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    Self-Harm Spikes Among Children in Australia’s Immigration Detention Centers

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    A Human Rights Commission inquiry has revealed a startling spike in child self-harm and suicide attempts in Australia’s notorious immigration detention centers (IDC), The Guardian reported.

    MOSCOW, August 18 (RIA Novosti) - A Human Rights Commission inquiry has revealed a startling spike in child self-harm and suicide attempts in Australia’s notorious immigration detention centers (IDC), The Guardian reported.

    “Self-harm incidents and thoughts of suicide among children … are dramatically higher than for the parents, or for the other adults in detention, and it is quite clear that the impacts of detention on children are particularly egregious,” Professor Gillian Triggs, president of the commission, was quoted as saying by The Guardian.

    Triggs visited children at the Christmas Island detention center and saw 174 children who were sick and regressing in mental health.

    Data from the Australian Department of Immigration and Border Protection reveals that 128 children self-harmed from January 2013 to March 31, 2014. The rates are dangerously high, considering the center held some 2,000 children at its peak in July 2013, according to Australia’s Human Rights Commission.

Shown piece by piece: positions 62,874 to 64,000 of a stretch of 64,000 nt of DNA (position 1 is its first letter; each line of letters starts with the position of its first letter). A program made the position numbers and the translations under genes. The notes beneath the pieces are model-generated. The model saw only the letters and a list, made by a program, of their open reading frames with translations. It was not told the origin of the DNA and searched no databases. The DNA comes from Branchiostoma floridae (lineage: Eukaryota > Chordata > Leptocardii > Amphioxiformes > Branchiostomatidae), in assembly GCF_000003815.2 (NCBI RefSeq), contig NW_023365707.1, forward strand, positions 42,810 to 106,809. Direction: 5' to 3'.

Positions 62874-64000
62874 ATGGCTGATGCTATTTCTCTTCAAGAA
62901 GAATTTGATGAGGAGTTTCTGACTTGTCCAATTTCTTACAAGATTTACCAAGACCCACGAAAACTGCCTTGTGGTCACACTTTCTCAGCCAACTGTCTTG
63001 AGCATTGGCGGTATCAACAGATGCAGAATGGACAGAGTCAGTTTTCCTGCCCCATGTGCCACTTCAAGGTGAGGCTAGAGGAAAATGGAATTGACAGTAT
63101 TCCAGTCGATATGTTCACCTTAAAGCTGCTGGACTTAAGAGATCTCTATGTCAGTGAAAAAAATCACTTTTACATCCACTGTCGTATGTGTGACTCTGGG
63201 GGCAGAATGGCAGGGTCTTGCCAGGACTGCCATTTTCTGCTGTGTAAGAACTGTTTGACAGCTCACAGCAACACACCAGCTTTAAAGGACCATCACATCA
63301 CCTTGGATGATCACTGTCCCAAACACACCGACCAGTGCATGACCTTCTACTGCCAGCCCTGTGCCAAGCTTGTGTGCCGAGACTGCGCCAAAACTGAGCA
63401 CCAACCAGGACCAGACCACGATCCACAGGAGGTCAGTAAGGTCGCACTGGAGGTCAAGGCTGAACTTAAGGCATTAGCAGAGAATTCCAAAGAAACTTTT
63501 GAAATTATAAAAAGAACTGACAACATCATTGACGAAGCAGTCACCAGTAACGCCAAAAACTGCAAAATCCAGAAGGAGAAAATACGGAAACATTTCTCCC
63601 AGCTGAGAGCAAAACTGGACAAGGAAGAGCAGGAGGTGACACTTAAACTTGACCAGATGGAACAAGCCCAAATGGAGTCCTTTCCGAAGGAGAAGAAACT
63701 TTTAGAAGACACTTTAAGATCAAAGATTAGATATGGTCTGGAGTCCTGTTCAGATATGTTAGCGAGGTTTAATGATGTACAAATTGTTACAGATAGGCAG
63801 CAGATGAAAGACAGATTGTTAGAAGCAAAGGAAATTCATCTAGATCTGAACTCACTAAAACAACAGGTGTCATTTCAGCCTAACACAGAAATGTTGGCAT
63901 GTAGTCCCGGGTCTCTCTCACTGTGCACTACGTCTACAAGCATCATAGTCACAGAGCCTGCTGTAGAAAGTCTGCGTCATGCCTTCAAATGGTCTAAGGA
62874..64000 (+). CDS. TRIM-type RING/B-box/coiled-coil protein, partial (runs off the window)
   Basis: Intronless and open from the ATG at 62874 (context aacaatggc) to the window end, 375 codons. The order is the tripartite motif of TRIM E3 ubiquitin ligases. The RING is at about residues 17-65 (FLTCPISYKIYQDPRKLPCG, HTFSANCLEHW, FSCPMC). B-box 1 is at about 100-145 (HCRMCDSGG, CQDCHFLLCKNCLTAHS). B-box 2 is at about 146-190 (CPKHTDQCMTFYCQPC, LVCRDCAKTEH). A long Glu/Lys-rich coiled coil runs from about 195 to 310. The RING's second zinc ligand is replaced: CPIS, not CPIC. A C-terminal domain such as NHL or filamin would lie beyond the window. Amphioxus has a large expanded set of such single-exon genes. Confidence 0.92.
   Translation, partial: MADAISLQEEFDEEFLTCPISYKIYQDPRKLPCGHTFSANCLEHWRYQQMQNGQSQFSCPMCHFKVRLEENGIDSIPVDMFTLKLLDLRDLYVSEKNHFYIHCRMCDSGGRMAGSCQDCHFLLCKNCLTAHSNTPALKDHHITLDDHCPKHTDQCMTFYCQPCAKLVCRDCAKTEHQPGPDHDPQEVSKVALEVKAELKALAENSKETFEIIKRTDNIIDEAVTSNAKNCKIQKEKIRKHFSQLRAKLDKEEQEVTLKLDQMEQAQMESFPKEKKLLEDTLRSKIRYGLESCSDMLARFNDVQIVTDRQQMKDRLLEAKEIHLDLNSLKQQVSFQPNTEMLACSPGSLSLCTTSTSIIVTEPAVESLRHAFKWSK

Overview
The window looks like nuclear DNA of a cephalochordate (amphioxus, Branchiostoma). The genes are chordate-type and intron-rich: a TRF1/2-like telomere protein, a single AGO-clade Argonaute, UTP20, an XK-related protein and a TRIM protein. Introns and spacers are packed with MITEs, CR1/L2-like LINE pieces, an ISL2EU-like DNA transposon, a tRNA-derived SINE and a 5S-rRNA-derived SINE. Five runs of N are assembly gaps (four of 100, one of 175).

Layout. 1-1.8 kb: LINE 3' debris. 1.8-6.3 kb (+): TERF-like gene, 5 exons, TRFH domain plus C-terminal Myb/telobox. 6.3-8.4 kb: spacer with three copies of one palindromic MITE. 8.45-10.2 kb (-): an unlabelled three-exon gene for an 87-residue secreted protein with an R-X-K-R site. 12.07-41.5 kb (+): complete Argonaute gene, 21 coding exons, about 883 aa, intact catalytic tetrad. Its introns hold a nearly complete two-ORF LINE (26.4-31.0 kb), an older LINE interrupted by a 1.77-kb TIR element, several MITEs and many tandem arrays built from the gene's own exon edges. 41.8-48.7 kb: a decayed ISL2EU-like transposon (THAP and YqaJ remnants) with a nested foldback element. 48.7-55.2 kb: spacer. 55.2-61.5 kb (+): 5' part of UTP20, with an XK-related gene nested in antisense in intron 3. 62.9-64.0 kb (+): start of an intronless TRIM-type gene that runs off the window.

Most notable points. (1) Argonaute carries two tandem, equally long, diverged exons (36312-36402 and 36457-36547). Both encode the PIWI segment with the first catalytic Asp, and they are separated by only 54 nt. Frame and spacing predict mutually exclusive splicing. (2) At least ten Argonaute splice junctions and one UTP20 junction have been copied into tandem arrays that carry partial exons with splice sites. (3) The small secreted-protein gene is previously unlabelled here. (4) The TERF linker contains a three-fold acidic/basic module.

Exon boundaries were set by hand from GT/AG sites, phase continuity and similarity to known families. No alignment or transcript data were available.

According to child psychiatrist Professor Louise Newman, many of the Australian children she treated had post-traumatic stress disorder (PTSD), The Guardian reported. Many children suffered from nightmares, flashbacks, bed-wetting, stuttering and a refusal to eat or leave their rooms, symptoms associated with PTSD, the newspaper reported. Newman said that children were constantly exposed to suicidal behavior, including that of their parents.

    Tags:
    suicide, children, Human rights comission, Gillian Triggs
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